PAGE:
Diarrhea-associated biofilm formed by enteroaggregative Escherichia coli and aggregative Citrobacter freundii: a consortium mediated by putative F pili
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BMC Microbiology 2010, 10:57 doi:10.1186/1471-2180-10-57Published: 23 February 2010
Enteroaggregative Escherichia coli (EAEC) are enteropathogenic strains identified by the aggregative adhesion (AA) pattern that share the capability to form biofilms. Citrobacter freundii is classically considered as an indigenous intestinal species that is sporadically associated with diarrhea.
During an epidemiologic study focusing on infantile diarrhea, aggregative C. freundii (EACF) and EAEC strains were concomitantly recovered from a severe case of mucous diarrhea. Thereby, the occurrence of synergic events involving these strains was investigated. Coinfection of HeLa cells with EACF and EAEC strains showed an 8-fold increase in the overall bacterial adhesion compared with single infections (P < 0.001). The synergic effect was mediated by physical interactions among the bacteria and primed in the absence of chemical signaling and without the participation of host cells. Thus, significant increases (2.7-fold on average) in bacterial adhesion were also observed during the formation of mixed biofilms on abiotic surfaces. Bacterial settling assays showed that EAEC strains harboring F-pili genes (traA) were capable of forming bacterial aggregates only in the presence of EACF. Scanning electronic microscopy analyses revealed that bacterial aggregates as well as enhanced biofilms formed by EACF and traA-positive EAEC were mediated by non-bundle forming, flexible pili. Moreover, mixed biofilms formed by EACF and traA-positive EAEC strains were significantly reduced using nonlethal concentration of zinc, a specific inhibitor of F pili. In addition, EAEC strains isolated from diarrheic children frequently produced single biofilms sensitive to zinc.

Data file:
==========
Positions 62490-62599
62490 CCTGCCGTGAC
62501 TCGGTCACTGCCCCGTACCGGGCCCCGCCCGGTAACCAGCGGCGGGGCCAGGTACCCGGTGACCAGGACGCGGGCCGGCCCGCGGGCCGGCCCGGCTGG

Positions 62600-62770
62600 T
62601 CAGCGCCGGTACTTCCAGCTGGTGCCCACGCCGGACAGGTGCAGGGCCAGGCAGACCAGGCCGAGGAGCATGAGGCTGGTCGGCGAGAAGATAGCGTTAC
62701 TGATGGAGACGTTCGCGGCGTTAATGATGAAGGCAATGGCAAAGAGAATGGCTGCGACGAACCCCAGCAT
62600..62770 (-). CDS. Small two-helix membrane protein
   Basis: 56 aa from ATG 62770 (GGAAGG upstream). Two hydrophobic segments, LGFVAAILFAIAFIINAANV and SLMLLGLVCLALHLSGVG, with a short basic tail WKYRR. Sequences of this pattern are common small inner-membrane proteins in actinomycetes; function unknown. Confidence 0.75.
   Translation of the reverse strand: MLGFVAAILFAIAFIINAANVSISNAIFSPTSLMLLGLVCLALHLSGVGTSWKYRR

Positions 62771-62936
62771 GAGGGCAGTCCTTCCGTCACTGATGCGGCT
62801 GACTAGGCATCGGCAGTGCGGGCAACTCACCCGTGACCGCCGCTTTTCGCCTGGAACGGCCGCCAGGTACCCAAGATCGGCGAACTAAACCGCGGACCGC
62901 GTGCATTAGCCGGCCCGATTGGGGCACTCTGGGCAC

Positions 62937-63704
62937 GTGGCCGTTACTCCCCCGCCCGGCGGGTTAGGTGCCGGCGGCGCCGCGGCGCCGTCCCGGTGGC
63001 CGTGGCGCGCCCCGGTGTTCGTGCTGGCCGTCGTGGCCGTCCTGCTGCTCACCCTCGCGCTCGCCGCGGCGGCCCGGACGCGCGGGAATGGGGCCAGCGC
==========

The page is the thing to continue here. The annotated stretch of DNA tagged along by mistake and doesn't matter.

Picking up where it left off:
Putative F pili expressed by EAEC strains boosted mixed biofilm formation when in the presence of aggregative C. freundii.